Feb 9, 2013; Cleveland, OH, USA; Cleveland Cavaliers shooting guard Dion Waiters (3) sits on the court in the second quarter against the Denver Nuggets at Quicken Loans Arena. Mandatory Credit: David Richard-USA TODAY Sports

What Dion Waiters Needs To Do


In a little over one year since the Cleveland Cavaliers took him fourth overall in the 2012 NBA draft, Dion Waiters has taken many fans on an emotional rollercoaster. There was surprise when David Stern called his name that night. There was excitement among fans that knew that Waiters was viewed highly by many scouts and scored extremely well on John Hollinger’s draft rater. There was anger when he showed up to Summer League obviously out of shape. Since then, fans continue to be divided on whether or not the Cavaliers were correct in selecting Waiters. Some fans see him as a potential star with the body and athleticism to get to the rim at will and be a prolific scorer in the NBA. Others see him as a chucker with poor shot selection, and feel that the Cavaliers should have taken small forward Harrison Barnes with the fourth pick (I am pro-Waiters as I can’t see Barnes being anything more than a solid role player, as evidenced by his rookie stats and lack of solid projections by several analytics experts). Whether or not you were a fan of the Waiters pick, he is here and will play a major part in the Cavaliers’ quest for the playoffs this season. Today we will take a look at Waiters, as well as some players he has been compared to, and see what he needs to do to both fit alongside Kyrie Irving and be the most effective player he can.

The chart below compares the per-36 minute numbers of Waiters’ first season with the rookie seasons of seven other active NBA players he has been compared to by various analysts. All statistics were found on basketball-reference.com.

Player PTS AST REB FG% 3P% 3PA FT% FTA BLK STL PER TS% eFG%
Dion Waiters

18.3

3.8

3.4

0.412

0.31

4.2

0.746

4.4

0.3

1.2

13.7

0.492

0.451

Dwyane Wade

16.8

4.7

4.2

0.465

0.302

0.9

0.747

5.3

0.6

1.5

17.6

0.53

0.475

Iman Shumpert

11.9

3.5

3.9

0.401

0.306

1

0.798

2.3

0.2

2.1

10.8

0.484

0.446

Marcus Thornton

20.3

2.2

4.1

0.451

0.374

6

0.814

3.4

0.2

1.1

17.4

0.55

0.517

Monta Ellis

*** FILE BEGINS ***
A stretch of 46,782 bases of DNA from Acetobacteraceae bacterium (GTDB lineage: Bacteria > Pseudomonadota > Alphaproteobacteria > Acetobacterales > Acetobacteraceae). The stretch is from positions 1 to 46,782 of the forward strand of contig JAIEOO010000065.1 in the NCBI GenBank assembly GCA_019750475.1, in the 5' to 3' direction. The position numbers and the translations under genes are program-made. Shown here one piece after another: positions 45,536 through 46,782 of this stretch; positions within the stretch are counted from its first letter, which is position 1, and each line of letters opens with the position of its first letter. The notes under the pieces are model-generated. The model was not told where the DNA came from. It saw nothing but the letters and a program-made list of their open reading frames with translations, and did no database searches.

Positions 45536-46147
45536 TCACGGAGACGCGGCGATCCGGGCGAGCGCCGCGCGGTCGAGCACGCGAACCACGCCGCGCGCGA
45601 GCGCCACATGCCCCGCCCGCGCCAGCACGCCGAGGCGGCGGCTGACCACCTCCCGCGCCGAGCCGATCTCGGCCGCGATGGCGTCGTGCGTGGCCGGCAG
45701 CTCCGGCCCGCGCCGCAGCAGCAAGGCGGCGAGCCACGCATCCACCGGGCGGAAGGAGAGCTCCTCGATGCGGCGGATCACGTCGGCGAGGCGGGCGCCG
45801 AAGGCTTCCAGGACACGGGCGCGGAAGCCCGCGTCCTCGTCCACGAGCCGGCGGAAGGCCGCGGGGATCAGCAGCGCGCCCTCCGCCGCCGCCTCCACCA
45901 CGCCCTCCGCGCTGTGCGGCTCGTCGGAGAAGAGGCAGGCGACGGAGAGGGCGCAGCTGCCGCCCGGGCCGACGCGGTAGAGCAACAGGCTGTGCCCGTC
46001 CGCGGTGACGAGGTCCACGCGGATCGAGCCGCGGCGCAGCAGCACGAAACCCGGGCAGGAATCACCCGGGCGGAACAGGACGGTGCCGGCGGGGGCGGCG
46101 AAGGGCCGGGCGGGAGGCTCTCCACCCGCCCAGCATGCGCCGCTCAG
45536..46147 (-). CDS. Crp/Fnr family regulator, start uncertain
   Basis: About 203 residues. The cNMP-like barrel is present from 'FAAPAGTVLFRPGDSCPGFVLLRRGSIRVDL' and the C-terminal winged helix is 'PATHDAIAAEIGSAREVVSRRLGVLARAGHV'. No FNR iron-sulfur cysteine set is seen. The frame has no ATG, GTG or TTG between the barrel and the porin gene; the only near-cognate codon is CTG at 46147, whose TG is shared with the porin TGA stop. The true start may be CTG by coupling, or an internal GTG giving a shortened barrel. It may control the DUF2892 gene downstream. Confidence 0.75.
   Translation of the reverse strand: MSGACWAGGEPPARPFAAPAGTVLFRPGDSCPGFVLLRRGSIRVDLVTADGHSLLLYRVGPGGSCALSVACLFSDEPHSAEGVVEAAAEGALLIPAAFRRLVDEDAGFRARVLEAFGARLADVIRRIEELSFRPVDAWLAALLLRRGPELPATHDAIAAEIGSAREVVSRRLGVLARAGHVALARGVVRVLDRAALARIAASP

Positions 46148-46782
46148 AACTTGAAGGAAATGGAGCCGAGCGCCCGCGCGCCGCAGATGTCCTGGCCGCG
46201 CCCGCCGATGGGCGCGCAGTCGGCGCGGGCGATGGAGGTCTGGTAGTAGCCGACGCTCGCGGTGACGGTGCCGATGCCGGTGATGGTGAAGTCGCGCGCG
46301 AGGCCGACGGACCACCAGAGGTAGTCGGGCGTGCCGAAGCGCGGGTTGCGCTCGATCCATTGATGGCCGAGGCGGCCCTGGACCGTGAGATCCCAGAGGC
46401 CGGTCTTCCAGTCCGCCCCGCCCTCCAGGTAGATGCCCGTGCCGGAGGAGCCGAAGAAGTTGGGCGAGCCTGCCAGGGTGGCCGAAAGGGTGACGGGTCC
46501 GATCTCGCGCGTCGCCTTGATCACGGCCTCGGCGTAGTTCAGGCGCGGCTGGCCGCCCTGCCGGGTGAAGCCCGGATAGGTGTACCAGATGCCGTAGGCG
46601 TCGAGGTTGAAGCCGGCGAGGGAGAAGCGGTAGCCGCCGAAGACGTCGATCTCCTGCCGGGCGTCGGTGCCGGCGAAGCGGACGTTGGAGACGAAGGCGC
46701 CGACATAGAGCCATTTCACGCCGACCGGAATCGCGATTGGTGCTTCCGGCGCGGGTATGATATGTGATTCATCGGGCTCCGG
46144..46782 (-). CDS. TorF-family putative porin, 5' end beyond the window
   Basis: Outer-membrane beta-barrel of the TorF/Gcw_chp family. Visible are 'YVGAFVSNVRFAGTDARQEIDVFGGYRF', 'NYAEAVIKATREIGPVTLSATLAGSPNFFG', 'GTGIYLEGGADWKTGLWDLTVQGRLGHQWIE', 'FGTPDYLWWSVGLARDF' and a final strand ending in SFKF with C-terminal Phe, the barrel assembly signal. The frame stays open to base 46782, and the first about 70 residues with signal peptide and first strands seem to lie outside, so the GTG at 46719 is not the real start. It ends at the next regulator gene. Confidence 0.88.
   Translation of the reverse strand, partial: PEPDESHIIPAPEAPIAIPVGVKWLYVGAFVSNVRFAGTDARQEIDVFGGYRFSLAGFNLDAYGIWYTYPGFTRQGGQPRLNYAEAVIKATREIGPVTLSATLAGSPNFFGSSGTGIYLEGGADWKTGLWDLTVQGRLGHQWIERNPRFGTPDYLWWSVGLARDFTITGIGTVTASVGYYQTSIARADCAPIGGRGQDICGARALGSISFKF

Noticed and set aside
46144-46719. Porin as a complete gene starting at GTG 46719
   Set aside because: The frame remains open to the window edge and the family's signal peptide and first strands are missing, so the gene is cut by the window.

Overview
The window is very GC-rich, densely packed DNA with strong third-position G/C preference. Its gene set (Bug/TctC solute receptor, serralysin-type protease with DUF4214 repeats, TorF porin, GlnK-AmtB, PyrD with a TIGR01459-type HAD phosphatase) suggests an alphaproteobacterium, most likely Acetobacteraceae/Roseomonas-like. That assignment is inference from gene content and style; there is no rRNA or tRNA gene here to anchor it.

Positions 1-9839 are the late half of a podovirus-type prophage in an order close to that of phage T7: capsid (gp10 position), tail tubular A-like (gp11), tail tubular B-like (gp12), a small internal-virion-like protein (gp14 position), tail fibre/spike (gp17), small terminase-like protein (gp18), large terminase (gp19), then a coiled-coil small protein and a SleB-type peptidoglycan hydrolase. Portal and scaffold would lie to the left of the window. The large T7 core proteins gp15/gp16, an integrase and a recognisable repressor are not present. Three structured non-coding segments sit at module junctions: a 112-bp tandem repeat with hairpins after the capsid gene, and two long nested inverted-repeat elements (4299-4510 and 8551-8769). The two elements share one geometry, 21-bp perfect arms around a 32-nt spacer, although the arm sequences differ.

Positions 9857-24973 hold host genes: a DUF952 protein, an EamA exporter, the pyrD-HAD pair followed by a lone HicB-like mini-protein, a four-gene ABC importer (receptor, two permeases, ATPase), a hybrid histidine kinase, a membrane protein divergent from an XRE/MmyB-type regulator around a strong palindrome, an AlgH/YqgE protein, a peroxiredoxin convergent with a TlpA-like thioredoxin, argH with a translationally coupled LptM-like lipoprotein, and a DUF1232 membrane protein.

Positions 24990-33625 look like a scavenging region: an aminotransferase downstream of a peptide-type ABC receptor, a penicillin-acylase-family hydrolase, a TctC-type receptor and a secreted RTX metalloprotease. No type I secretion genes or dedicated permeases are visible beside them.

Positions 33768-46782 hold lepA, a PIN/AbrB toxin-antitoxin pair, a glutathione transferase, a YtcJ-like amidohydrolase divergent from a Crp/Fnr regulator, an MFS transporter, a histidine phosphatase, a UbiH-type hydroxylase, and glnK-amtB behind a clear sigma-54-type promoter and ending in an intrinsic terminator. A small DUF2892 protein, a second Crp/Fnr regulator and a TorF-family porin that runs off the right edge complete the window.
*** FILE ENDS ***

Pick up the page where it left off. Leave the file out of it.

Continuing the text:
13.6

3.2

4.3

0.415

0.341

3.3

0.712

2.4

0.4

1.3

11.1

0.486

0.459

Rodney Stuckey

14.5

5.3

4.3

0.401

0.188

0.5

0.814

5.2

0.2

1.6

13.8

0.484

0.404

Russell Westbrook

16.9

5.9

5.4

0.398

0.271

1.7

0.815

5.8

0.2

1.5

15.2

0.489

0.414

Tyreke Evans

19.5

5.6

5.1

0.458

0.255

1.9

0.748

6.3

0.3

1.5

18.2

0.529

0.473

 

The similarities between Waiters’ rookie year and those of these players are fairly apparent when looking at these numbers.  Waiters compares well with some players in certain areas and poorly in others, but there is not an exact comparison. The only player significantly ahead of Waiters as a rookie was Dwyane Wade, a nine time All-Star and future Hall of Famer. One could argue that both Thornton and Evans were well ahead of Waiters as rookies, but Evans’ regression until last season shows his ceiling is probably limited, while Thornton, despite similar physical measurements, as well as block and steal numbers, is much more of a three point shooter and less of a passer and slasher. He may look similar, but he really isn’t. Regardless, there are things that we can learn by studying these players that point out potential tweaks to Dion Waiters’ game which could make him more effective.

1.    Cut out the three-point shooting.

Last season Waiters took 4.2 three-point attempts per 36 minutes while making only 31 percent of them, well below league average. Some of these shots need to go. While the three point shot is more important to an NBA offense than ever before, successful players play to their strengths as much as possible. Dwyane Wade is not a good three-point shooter, but it doesn’t matter as he rarely takes them. Wade attempted less than one three per 36 minutes as a rookie and attempted roughly one per 36 last season. While Wade’s use of the three-pointer has fluctuated over the years, he is typically at his most efficient (and effective) when ignoring this shot. Meanwhile Monta Ellis attempted 3.8 threes per 36 minutes last year and made less than 29 percent of them. Shot selection is one of the major differences between these two players and why Wade is so much more highly regarded than Ellis. In fact, in the 2007-2008 season, arguably Ellis’ most efficient year, he attempted only 0.6 threes per 36 minutes. Rodney Stuckey has also seen his effectiveness dwindle as his three-point attempts have increased throughout his career. None of this is to say that Waiters should never take any jumpers (if he didn’t, teams would just sag off of him towards the rim). He has a fairly effective mid-range game, particularly from the left side. While there is also a chance his three-point shooting improves as he spends more time working with the Cavaliers coaching staff, the lesson right now is know thyself.